Grouse who groove: It's mating season for the sharp-tailed
Wildlife photographer Cam Barlow has taken some amazing pictures
For avid wildlife photographers, such as Cam Barlow, April is an exciting month. The mating season for birds including the sharp-tailed grouse is underway and it's a great time to capture amazing pictures.
Males of the species strut their stuff, to compete for nesting territory and attract a female mate.
It takes patience to catch the birds ruffling their feathers and Barlow's ability pays off.
"I find it really interesting to watch them do their dance," Barlow, who is from Swift Current, Sask., said. "It's just very entertaining to watch them."
Barlow sets up in a blind and while the birds initially take off, it is not long before they return ready to strut their stuff.
"As long as they can't see you moving in the blind they pretty much ignore it," he said.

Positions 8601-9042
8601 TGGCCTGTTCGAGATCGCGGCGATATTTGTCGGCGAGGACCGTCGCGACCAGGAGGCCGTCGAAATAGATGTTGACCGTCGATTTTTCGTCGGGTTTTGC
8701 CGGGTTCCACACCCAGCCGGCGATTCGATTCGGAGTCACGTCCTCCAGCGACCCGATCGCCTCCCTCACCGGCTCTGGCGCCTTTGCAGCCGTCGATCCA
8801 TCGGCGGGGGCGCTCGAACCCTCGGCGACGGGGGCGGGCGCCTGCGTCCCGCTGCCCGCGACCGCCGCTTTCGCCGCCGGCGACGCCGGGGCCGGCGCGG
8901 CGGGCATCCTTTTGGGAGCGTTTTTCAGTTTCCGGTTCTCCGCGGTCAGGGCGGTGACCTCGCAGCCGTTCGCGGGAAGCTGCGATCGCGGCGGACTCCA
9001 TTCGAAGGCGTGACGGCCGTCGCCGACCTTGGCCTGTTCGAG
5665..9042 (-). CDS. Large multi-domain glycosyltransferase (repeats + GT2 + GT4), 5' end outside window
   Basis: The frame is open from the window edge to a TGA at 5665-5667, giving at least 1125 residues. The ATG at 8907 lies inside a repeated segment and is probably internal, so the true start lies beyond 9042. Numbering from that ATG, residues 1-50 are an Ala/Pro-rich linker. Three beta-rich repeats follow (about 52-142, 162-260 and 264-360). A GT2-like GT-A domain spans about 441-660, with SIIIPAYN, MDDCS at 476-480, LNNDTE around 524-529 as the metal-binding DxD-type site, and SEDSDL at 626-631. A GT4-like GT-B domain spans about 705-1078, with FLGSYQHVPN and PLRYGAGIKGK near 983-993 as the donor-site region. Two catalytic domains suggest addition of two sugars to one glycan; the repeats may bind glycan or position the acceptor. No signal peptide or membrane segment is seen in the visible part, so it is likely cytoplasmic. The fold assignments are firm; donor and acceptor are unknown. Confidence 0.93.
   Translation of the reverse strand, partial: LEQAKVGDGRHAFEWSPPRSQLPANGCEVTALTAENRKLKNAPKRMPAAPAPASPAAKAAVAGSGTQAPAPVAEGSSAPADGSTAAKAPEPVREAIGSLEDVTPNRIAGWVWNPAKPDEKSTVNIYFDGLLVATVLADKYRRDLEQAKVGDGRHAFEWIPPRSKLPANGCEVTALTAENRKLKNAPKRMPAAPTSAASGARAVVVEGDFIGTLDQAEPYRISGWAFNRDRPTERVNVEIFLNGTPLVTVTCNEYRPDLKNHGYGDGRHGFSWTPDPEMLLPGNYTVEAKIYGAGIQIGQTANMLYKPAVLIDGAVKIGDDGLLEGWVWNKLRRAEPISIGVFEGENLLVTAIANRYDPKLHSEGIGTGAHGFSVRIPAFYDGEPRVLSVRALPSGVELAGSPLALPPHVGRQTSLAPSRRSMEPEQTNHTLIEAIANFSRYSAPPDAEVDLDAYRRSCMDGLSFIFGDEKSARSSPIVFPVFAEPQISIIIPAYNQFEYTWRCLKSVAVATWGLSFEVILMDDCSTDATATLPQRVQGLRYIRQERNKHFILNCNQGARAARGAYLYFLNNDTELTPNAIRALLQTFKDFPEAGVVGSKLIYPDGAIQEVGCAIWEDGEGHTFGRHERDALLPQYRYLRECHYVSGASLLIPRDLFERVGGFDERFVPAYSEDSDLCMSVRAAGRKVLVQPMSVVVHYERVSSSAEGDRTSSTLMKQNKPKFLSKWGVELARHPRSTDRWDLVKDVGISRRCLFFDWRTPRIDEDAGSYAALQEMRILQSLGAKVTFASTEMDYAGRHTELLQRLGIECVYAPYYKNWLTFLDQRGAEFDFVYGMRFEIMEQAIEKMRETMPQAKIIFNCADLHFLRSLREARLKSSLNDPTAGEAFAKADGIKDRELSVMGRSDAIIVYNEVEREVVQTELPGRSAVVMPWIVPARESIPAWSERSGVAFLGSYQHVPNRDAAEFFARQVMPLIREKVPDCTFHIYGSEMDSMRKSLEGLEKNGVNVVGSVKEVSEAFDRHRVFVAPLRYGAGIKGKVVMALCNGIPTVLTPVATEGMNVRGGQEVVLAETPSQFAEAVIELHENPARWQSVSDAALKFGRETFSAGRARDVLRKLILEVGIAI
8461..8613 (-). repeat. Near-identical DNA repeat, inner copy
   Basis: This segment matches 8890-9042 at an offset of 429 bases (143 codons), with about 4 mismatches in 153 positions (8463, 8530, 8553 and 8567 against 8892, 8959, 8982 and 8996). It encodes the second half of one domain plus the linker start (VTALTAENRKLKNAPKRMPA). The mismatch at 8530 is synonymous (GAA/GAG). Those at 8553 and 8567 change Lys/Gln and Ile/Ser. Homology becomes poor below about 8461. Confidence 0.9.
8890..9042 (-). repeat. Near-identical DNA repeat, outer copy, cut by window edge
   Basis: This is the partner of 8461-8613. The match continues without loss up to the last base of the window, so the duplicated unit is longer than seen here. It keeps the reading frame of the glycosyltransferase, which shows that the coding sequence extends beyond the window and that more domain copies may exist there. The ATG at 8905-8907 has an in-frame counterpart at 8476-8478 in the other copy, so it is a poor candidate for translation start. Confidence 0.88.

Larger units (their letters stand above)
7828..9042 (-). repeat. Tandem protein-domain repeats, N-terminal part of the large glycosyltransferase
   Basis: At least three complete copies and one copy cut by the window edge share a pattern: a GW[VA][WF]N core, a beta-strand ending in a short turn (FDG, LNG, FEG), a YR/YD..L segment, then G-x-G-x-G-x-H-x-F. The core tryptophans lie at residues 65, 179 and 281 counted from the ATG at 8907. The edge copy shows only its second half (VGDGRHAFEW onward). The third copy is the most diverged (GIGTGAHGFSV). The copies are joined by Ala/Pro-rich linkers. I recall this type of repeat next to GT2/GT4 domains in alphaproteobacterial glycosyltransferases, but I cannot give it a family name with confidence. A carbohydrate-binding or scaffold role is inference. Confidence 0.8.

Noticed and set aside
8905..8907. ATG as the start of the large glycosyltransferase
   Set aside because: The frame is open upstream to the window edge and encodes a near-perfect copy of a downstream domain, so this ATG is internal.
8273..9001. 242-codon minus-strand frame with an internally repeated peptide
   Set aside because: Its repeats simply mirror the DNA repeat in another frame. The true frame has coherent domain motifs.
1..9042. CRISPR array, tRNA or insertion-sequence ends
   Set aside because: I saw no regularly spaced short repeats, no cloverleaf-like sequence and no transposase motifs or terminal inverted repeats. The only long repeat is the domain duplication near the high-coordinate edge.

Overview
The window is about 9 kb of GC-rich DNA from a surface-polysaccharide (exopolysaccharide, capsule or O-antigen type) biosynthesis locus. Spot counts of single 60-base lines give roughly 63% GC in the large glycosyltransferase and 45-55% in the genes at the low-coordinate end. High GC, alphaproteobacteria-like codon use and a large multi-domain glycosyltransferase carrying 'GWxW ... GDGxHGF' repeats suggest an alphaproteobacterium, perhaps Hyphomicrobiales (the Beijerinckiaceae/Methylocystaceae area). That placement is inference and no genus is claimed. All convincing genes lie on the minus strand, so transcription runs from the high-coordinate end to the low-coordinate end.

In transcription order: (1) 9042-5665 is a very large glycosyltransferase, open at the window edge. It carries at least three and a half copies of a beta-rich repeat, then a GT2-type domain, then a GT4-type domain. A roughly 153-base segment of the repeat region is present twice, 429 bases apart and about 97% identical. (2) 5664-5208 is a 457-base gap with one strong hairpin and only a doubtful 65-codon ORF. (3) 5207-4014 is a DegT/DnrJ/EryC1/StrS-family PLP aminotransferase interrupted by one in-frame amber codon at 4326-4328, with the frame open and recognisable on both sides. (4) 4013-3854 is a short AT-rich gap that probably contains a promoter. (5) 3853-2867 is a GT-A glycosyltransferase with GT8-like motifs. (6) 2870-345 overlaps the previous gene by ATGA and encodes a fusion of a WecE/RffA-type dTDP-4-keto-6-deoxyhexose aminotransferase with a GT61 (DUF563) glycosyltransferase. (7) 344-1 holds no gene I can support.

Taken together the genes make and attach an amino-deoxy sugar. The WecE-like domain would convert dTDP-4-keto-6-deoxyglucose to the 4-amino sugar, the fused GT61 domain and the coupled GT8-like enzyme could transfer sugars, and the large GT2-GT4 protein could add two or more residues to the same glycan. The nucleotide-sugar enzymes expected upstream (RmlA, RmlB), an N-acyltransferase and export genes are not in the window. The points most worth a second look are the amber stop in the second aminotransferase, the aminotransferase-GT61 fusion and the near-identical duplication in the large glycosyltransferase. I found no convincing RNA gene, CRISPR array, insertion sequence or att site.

This year, he said, the grass was shorter than usual which helped him get some good close-up shots.
"There were about 40 birds at this lek," Barlow said, referring to the name applied to the spot where birds are known to mate. "When the females are in there with them, they put on a pretty good show."
Barlow said the males can also get rather fierce as the mating season progresses.
"Some of the birds have scars and marks on them, from fighting," he said. "They jump at each other and grab a hold with their feet and beaks. Usually a few feathers get ripped out."
Barlow has been taking wildlife photographs for years and said he especially enjoys taking pictures of the grouse.
"They're always active," he said. "With the sharp-tails it's always action-packed."
He said the lek has been in use by the birds for as long as he can remember.
With files from CBC's The Afternoon Edition